Watch this SpaceX rocket launch to 3280 feet, then land safely
— By Tyler Falk on May 2, 2014, 10:26 AM PST
How is this new technology and how does it come close to satisfying the larger problems of rocket reentry prior to landing? VTO and landing have long been solved regarding control of the vehicle (software and rocket control systems) and have been repeatedly demonstrated and practiced. However, this rocket VTO landing is inapplicable for space capable rocket re-usability technology on earth. The amount of fuel required for a rocket powered decent and landing are likely unresolvable with current rocket/fuel technologies. This is why NASA went with the glide-able space shuttle re-entry system - dramatically less fuel required.
The only purpose in a rocket powered decent is in a situation where there is no atmosphere for "gliding," but some gravitational forces that must be overcome - like the moon and or large asteroids. Understanding these basics, probably tells us far more about Space-x's future VTO efforts and direction - than this poorly thought-out article.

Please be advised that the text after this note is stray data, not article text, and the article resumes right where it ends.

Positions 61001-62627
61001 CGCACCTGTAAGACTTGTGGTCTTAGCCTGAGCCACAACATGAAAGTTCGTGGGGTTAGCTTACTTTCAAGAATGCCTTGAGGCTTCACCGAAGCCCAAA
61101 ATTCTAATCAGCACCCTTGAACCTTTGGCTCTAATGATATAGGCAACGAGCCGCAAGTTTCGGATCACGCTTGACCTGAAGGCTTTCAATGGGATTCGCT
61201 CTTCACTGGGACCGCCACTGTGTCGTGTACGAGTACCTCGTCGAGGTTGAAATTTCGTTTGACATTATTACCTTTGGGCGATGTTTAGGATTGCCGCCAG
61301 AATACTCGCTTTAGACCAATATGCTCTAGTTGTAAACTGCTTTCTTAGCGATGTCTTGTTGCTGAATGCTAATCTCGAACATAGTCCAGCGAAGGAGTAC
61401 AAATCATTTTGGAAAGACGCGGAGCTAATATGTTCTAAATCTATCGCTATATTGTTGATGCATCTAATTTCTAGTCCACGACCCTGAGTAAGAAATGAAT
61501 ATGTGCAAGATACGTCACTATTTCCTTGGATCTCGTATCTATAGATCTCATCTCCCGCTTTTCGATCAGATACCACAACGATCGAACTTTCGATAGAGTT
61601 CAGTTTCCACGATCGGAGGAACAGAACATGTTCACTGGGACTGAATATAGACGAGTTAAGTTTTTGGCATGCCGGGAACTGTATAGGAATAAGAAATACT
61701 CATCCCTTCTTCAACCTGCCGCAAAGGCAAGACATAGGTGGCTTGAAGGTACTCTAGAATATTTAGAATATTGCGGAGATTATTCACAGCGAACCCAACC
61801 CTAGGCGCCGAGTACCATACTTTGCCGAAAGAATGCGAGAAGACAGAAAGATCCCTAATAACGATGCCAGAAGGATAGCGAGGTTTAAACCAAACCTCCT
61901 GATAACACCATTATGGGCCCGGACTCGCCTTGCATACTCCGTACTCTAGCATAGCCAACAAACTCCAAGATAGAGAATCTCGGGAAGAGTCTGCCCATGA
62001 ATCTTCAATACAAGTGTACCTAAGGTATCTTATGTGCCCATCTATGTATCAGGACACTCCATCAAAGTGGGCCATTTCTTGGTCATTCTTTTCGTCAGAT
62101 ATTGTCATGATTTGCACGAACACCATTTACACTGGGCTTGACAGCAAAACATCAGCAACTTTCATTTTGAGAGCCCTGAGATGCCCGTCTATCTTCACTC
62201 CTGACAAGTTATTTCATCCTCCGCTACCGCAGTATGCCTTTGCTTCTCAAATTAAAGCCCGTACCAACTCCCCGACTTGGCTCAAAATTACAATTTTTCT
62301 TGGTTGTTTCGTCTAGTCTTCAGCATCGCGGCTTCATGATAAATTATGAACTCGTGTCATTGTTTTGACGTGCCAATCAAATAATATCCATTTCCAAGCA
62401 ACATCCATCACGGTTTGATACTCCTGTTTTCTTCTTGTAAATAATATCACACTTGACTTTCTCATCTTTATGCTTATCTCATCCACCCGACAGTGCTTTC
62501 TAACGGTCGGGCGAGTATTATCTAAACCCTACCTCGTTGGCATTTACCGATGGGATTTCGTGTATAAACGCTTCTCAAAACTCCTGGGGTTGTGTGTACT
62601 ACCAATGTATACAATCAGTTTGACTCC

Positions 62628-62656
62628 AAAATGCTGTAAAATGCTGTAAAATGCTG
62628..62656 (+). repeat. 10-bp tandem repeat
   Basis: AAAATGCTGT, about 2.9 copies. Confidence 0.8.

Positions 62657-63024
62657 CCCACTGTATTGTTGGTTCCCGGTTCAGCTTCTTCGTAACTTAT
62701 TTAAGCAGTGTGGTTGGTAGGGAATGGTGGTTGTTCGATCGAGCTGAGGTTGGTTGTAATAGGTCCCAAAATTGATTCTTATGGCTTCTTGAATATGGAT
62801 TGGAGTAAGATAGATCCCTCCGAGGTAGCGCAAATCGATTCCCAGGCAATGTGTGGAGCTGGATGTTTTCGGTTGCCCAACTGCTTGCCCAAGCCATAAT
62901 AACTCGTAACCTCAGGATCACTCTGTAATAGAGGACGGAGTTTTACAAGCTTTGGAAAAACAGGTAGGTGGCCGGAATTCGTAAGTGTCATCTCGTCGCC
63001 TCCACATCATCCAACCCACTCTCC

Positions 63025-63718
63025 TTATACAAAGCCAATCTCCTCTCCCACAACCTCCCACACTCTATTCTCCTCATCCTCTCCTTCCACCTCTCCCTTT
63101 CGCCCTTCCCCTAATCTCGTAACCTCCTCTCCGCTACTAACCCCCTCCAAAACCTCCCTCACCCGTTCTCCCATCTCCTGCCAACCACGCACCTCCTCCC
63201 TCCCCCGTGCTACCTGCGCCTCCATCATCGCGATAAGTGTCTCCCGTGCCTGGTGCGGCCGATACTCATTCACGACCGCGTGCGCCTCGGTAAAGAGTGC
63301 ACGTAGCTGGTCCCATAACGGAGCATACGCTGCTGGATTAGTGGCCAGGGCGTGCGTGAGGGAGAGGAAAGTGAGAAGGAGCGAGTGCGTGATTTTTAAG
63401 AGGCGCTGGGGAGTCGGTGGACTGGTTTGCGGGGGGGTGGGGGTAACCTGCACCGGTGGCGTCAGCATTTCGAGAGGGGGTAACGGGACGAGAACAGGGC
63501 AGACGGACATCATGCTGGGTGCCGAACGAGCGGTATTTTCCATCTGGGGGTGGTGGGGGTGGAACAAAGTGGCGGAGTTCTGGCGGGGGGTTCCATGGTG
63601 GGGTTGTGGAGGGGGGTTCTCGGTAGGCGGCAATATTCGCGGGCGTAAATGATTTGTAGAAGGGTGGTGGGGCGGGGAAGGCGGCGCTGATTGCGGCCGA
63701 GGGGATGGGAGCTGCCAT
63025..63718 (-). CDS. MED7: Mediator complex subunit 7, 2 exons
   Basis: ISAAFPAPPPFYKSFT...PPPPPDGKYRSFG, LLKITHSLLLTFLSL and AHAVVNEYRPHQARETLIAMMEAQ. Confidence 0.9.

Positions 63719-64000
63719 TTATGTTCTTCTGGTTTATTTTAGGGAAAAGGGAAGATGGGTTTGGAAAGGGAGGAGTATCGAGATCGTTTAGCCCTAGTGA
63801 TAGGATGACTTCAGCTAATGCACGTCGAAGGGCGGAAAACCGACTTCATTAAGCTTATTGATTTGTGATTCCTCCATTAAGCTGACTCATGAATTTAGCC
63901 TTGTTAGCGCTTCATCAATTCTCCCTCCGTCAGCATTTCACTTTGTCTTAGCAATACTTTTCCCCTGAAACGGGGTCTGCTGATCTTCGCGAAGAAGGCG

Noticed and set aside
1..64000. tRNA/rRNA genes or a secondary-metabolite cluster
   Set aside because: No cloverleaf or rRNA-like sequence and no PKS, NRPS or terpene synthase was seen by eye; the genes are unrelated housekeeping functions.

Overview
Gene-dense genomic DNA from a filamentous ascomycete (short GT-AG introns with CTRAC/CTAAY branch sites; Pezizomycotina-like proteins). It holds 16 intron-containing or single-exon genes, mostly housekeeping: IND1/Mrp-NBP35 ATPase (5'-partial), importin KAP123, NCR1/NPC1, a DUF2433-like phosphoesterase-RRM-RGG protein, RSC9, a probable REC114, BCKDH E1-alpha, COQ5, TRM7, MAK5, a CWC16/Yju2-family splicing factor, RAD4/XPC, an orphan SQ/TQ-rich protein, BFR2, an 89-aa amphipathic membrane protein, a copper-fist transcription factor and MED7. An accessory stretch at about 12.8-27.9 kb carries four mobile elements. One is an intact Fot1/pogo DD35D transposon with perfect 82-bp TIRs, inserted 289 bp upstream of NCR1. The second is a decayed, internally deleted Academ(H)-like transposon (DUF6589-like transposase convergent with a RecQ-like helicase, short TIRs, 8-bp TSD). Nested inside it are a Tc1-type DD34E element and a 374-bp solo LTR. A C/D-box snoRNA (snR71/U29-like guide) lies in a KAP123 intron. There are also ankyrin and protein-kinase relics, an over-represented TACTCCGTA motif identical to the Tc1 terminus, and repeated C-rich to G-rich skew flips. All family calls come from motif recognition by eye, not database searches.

I hate to rain on the parade, but just how realistic is this? Yes, it's a very neat test, but it means nothing, given the low altitude.
Think about the amount of fuel needed to boost any significant payload weight into orbit, and then imagine how much more fuel you would need for braking from orbit and landing. It just doesn't seem feasible.
What's more, just how reusable will the vehicle really be? I wonder what parts need to be replaced or rebuilt after each flight? I saw those fins smoking after the test!
The STS employed reusable boosters, once leading to a tragic disaster, but they just splashed down in the ocean. They didn't try to make a fueled landing.
SpaceX would be better spending its investor's money on other technology, in my opinion.
This takes us back to the dreams and science fiction of the '50s and early '60s, where interplanetary and interstellar ships would land on their fins. Even those writers recalled the fuel demands such a landing might make, but it looks like we're beginning to resolve those issues.
In the meantime you're gonna transport astronauts to ISS with trampoline without russian technology. lol
Prototype then it will eventually be manned with passengers to space then miners to the moon and beyond just a matter of time until they are launched from space stations as well but bigger ones
Would be cheaper to use an inflatable hydrogen balloon that inflates because of a chemical reaction and then gradually releases to float downward.
@Arctic Char No, it was a test to hover then descend back to the launching pad and park.